Fighting spiritual apathy is an important part of developing your faith. Acedia is a word that people don’t use much anymore. It’s a word that is rooted in Latin and Greek and literally means a lack of care. In religious terms, it is most associated with a lack of care or concern with spiritual things and became connected with the deadly sin of sloth in the 1600s. Christians in the early centuries would use the term to describe, laziness, apathy, and even boredom. Even in the early church, spiritual apathy was recognized as a problem.
Spiritual apathy is a dangerous thing in the life of a believer. It’s one thing to care and continue to struggle and contend for your faith when you are frustrated, doubting, or just beginning your faith journey. It is another thing entirely to be apathetic in your faith…to not care at all about spiritual things. Being apathetic is a very dangerous state of being. I wanted to offer some tips to help fight apathy if you sense that you are heading down that path.
Prayer is always a great place to start with any problem. If you are headed down the road toward spiritual apathy, you need a heart and head change. A change is needed in how you feel and how you think. You can’t make those changes on your own. You need God to reshape your heart and mind. That comes through prayer. If you are struggling with apathy, you will probably struggle to pray. But, prayer is a key component in overcoming it. If you are struggling to pray, start by asking God to help you to pray. Praying is a key tool that God uses to help shape us to be more like Jesus. Jesus was as far from apathetic as a person could be. Pray that God will make you more like Jesus.
Unconfessed sin can harden our hearts and move us toward apathy. If you are struggling with spiritual apathy, there may be unconfessed sin in your life. Spend time asking God to show you if there is anything in your life that is offensive to Him and if so, confess it and repent. Repentance is a change of heart and mind. As a result, there is a change in attitude and behavior. It isn’t enough to say, “I’m sorry”. You need to turn away from that sin as well. In Psalm 51, David confesses his sins and asks God to “renew a right spirit in him” and “to restore the joy of salvation”. We should follow David’s example. Confession and repentance are good for the apathetic soul and are therefore important components to fighting spiritual apathy.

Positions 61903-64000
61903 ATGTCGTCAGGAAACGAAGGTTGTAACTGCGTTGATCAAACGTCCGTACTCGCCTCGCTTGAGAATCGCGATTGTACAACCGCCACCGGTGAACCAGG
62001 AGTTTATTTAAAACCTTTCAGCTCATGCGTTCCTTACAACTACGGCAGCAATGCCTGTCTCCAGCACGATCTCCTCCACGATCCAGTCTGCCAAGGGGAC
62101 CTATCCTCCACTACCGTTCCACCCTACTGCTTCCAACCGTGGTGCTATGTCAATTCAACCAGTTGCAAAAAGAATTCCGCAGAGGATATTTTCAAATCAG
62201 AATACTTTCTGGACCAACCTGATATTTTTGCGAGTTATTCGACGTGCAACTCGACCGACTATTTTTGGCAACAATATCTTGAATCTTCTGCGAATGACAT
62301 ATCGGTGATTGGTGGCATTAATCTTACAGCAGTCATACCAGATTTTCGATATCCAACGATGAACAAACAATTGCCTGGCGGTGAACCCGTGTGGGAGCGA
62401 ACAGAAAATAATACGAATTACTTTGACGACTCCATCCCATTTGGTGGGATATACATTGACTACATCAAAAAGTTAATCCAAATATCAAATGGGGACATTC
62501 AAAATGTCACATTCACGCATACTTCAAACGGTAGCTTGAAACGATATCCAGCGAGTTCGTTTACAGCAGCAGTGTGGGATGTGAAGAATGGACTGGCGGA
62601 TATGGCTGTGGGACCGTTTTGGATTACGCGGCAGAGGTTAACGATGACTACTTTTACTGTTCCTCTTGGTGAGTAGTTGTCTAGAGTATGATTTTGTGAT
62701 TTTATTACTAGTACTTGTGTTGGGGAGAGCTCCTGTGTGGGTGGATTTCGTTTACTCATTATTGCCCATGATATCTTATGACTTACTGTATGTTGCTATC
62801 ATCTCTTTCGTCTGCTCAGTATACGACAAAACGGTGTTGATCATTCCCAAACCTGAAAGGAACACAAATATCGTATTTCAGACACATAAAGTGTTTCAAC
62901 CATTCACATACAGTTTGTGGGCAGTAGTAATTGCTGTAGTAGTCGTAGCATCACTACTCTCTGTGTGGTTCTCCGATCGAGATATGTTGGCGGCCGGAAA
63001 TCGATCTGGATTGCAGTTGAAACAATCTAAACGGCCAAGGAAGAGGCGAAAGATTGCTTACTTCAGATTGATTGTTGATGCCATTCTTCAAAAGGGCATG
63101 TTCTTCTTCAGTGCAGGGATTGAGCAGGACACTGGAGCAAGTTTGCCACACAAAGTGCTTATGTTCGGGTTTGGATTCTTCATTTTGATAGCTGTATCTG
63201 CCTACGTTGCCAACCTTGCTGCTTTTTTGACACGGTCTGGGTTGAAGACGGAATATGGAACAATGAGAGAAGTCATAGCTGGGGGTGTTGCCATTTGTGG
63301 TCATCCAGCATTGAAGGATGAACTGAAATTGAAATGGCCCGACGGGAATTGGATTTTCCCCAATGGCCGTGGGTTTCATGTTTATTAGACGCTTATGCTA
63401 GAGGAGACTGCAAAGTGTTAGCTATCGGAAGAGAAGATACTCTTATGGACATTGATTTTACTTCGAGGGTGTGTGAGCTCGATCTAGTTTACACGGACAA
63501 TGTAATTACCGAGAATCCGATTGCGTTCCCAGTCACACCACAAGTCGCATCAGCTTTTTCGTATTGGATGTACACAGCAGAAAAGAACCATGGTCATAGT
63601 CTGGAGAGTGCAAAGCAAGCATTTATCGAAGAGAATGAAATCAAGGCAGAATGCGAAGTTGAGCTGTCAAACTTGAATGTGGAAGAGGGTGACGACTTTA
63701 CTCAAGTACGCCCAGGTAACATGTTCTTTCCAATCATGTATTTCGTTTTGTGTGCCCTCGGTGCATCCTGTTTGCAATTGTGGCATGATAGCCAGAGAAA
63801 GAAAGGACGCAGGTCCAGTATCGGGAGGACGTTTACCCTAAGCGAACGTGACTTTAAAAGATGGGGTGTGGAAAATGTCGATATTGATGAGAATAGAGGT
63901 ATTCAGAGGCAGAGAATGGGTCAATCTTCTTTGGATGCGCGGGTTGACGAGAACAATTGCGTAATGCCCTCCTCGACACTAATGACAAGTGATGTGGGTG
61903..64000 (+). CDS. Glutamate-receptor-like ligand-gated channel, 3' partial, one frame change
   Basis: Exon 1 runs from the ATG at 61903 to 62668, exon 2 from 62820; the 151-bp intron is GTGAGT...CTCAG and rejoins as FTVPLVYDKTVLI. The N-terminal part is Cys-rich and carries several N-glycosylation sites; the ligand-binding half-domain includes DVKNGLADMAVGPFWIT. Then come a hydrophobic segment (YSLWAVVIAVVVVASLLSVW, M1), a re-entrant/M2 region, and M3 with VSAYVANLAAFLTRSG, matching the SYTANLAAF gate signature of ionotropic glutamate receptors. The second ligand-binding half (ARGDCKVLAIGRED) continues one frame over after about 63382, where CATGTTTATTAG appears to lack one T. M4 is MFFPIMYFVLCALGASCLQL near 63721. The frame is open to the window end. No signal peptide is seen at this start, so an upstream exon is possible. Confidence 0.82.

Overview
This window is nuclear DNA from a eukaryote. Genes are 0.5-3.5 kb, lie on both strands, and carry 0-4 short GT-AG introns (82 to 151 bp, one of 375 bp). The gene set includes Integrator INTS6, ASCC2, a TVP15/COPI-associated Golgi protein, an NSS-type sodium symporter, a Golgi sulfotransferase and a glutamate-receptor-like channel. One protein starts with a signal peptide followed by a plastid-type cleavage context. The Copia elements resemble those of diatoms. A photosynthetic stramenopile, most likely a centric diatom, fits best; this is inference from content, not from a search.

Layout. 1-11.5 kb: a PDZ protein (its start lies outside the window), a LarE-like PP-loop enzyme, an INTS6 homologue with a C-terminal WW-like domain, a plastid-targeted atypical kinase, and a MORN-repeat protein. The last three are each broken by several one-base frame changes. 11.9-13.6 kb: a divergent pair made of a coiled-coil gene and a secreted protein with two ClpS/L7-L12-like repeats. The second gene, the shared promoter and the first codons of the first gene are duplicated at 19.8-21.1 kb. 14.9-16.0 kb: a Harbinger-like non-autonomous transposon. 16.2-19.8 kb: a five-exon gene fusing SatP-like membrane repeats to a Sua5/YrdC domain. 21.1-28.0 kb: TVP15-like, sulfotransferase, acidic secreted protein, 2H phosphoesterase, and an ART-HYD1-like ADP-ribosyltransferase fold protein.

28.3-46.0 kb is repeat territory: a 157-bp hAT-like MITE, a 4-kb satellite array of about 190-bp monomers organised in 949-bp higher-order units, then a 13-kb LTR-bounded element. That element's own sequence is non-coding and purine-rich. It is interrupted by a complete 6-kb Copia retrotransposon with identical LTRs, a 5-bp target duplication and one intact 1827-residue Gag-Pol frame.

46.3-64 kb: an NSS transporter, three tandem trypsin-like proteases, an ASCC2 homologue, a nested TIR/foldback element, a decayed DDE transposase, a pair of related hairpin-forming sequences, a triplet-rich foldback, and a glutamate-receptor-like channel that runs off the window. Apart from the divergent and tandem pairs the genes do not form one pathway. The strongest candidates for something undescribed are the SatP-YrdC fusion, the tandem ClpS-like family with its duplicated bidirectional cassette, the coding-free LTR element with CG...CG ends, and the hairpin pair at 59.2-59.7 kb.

Keep Moving Forward:
When you are apathetic, it can be difficult to do the things that put you in a place to enter into God’s presence. If you want to fight spiritual apathy, you have to keep doing the things that will put you in a place for God to work. Worship, communion, reading your Bible, serving, and giving are all things that the Holy Spirit can use to work in you and through you. Sometimes, we just have to make the decision to do what is right even if you don’t care a whole lot about what you are doing. To combat spiritual apathy, keep doing the things you know are right and allow God to work in us as we do them.
Invite Others On The Journey:
You can’t fight the battle of apathy on our own. We each need others to pray for us, encourage us, admonish us, to hold us accountable, and to love us. People are built to be part of a community. Folks tend to try to fix their problems on their own. That’s not how God designed people to work. It isn’t how the church is supposed to work. If you want to combat spiritual apathy, find somebody you trust and confide in them. Share your struggle and ask them to help. That is why, in part, the church exists. Ask them to pray with you and for you. Invite them to encourage you, challenge you, and to help keep you moving toward change. It can be scary, but if you want to overcome spiritual apathy, you will need others to help.
Try Something New:
Sometimes we need a change of scenery. So, it can be helpful to change up our routine from time to time. We can’t expect different results if do the same things over and over again. If you are fighting against spiritual apathy, you should take a little time and do something different. It can be as simple as reading a different devotional or finding a new place for your quiet time alone with God. It can be as big as taking a day or two and going on a retreat for some silence and solitude. Don’t be afraid to try something a little different to get you out of practicing old habits and into practicing some new habits.
If you would like to read more from Jeremy, check out his blog about Discipleship and Spiritual Formation. You can also read his book Questions For Reflection: A 30-Day Devotional Guide Toward A Deeper Faith.